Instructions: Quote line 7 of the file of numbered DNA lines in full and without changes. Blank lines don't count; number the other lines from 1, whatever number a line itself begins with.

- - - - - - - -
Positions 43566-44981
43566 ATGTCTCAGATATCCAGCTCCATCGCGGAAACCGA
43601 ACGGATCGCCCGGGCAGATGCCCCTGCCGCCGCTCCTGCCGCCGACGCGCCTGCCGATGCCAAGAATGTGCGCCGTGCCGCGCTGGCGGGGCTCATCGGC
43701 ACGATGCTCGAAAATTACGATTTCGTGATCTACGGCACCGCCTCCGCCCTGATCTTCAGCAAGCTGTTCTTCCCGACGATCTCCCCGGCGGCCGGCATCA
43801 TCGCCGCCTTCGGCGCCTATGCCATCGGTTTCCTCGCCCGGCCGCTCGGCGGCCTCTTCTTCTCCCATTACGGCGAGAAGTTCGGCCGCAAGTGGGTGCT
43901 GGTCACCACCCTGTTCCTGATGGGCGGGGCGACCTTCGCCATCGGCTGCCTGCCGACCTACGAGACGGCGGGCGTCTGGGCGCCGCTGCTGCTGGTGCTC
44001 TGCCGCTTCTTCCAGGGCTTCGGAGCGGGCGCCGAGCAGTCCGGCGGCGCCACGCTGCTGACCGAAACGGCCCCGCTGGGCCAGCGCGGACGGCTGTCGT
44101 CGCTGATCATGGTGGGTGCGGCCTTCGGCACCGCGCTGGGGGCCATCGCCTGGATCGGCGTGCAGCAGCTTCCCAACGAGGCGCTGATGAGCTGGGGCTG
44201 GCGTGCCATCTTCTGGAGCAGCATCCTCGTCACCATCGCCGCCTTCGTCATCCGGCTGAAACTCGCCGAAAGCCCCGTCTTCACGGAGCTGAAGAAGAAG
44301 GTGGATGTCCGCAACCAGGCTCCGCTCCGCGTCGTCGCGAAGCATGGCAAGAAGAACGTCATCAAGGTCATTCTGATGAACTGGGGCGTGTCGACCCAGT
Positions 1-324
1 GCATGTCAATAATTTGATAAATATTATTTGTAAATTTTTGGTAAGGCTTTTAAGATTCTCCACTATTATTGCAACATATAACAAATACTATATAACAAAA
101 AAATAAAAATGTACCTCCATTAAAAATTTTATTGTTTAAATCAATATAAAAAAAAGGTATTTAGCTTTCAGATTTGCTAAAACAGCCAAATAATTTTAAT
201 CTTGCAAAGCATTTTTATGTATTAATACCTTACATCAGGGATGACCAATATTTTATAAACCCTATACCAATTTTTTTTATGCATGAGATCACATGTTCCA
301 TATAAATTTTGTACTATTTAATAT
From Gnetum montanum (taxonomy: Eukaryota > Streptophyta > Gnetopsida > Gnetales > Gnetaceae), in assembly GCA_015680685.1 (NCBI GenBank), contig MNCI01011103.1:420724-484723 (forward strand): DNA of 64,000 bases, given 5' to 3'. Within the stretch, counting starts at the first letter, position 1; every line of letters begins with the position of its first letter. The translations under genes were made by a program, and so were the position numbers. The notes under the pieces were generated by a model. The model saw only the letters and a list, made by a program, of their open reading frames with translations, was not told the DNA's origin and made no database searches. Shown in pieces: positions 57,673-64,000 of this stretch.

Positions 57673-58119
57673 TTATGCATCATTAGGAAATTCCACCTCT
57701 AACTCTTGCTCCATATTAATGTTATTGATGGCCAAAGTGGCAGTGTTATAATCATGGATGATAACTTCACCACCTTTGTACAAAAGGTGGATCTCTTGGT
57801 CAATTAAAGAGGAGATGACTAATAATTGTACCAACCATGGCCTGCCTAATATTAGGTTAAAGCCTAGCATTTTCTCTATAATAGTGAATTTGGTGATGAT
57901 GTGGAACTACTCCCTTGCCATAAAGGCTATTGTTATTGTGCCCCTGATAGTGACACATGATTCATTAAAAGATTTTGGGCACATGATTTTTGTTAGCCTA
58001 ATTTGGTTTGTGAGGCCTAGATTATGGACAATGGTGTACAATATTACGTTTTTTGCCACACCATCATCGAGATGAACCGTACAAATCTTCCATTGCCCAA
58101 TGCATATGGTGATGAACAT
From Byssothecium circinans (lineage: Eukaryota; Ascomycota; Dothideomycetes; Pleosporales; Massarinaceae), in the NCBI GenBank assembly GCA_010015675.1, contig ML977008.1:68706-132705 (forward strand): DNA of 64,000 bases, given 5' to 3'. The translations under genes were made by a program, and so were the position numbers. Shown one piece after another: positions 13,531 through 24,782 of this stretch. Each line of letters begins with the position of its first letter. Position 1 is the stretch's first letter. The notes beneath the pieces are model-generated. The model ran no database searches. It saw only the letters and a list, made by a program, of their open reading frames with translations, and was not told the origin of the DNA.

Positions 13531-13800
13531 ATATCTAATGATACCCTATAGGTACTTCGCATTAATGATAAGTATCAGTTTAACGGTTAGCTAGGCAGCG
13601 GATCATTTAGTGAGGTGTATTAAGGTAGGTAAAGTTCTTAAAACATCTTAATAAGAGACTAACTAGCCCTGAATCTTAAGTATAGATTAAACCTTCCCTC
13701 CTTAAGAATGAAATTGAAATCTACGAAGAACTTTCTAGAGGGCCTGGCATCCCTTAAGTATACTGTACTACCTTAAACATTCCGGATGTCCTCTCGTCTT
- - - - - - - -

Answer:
44001 TGCCGCTTCTTCCAGGGCTTCGGAGCGGGCGCCGAGCAGTCCGGCGGCGCCACGCTGCTGACCGAAACGGCCCCGCTGGGCCAGCGCGGACGGCTGTCGT